The detection of gravitational waves (GWs) has opened a new window in our understanding of the Universe.
Contrary to what was expected before the first detection, the vast majority of the GW detections by the Advanced LIGO-Virgo interferometers are binary black holes (BBHs) with stellar masses (less than 100 Msun). The origin of these BBHs is not known: they may have a cosmological origin and be part of the dark matter in the Universe, so called primordial black holes (PBHs). Alternatively, they have an astrophysical origin and formed from binary and/or triple massive stars, or they formed in dynamical interactions in dense stellar systems such as star clusters and nuclear clusters.
Neutron star binaries have also been detected in gravitational waves, and these observations have provided key constraints on the mass and radii of compact objects and on key nucleosynthesis processes in the universe.
The different channels for BBH formation make different predictions for the properties of the BBH mergers, such as the merger rate as a function of redshift, masses, mass ratios, spins and orbital eccentricities. Population synthesis modelling techniques are improving at a rapid pace in order to make sense of the GW data. The number of detections is growing precipitously and the data is starting to provide meaningful constraints on model predictions. Planned gravitational wave detectors such as the 3d generation Einstein Telescope and the space-based Laser Interferometer Space Antenna (LISA) will provide significantly improved sensitivities and allow us to observe at lower frequencies, increasing the accessible BH mass range and the sensitivity to binary properties.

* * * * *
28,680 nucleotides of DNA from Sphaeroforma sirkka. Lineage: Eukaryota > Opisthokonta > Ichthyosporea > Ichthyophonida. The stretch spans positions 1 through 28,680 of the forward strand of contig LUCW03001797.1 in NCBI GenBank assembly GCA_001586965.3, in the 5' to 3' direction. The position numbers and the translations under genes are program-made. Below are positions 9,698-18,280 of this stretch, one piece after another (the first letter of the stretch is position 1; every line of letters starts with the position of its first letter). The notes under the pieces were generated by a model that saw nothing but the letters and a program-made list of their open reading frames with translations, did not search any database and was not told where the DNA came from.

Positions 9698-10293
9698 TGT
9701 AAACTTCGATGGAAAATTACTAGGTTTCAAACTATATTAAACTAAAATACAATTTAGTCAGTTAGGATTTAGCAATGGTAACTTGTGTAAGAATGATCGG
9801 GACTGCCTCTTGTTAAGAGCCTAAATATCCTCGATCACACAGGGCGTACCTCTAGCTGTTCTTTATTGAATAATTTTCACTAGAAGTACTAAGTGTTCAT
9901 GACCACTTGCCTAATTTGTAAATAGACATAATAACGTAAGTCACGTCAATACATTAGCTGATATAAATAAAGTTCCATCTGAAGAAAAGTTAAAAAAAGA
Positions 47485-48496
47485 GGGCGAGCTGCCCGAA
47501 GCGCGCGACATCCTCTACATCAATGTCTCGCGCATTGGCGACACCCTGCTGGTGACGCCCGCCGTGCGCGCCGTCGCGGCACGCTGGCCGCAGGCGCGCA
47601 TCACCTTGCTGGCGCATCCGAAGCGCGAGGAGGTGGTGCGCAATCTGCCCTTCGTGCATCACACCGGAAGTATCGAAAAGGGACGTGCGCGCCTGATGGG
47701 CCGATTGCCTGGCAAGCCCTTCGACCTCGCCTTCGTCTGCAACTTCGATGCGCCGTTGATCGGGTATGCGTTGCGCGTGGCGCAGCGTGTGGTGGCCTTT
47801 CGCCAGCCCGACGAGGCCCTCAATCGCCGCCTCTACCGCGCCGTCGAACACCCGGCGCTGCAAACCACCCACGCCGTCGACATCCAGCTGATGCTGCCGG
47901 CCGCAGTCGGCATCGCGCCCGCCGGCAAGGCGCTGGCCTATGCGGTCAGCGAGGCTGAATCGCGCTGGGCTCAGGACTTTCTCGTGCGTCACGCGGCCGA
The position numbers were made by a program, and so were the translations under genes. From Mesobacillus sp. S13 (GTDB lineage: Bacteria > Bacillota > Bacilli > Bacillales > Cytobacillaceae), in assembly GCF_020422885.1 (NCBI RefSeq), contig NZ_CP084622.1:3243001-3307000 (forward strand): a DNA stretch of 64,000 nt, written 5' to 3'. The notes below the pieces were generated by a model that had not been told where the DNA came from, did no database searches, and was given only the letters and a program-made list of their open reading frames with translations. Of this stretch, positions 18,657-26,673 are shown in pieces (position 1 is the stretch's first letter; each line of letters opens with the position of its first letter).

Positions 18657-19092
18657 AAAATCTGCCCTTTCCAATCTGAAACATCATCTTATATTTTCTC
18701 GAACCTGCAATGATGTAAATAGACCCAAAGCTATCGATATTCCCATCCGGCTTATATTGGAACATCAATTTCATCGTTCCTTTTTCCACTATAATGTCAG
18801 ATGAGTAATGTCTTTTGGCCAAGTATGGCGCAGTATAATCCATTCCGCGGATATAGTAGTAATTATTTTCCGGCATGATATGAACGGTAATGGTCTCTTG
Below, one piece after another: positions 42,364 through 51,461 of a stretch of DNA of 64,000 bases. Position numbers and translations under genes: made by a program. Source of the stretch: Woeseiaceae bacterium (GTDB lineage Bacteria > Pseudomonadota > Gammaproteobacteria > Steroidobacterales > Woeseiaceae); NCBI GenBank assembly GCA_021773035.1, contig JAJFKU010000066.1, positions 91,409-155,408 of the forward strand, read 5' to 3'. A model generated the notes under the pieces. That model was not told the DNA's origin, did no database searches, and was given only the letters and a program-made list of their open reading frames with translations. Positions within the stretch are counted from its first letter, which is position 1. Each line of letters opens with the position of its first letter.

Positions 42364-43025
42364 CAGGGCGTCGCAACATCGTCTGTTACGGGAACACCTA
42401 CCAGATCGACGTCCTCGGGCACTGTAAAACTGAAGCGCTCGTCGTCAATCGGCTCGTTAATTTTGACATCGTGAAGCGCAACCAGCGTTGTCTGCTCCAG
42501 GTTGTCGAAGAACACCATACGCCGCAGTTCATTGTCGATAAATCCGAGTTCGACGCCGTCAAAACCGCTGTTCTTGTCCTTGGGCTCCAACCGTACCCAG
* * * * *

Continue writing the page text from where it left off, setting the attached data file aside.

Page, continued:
The ICCUB is a full member of the Virgo collaboration, and therefore works at the forefront of GW research. Staff members are making model prediction for primordial BBHs and dynamically formed BBH in star clusters with the aim to constrain their contribution to BBH mergers in the Universe.
Using expertise on nuclear and hadronic physics, our staff provide predictions for the neutron star equation of state and the tidal polarizability that affects the gravitational waveform of neutron-star binaries.
LINES OF RESEARCH
- Primordial BHs
- Dynamical BBH formation (N-body & population synthesis)
- Instrumentation: Improve sensitivity of detectors
- Improvements in data analysis pipelines
- Computing and data handling techniques
- Neutron stars: equation of state effects in gravitational waveforms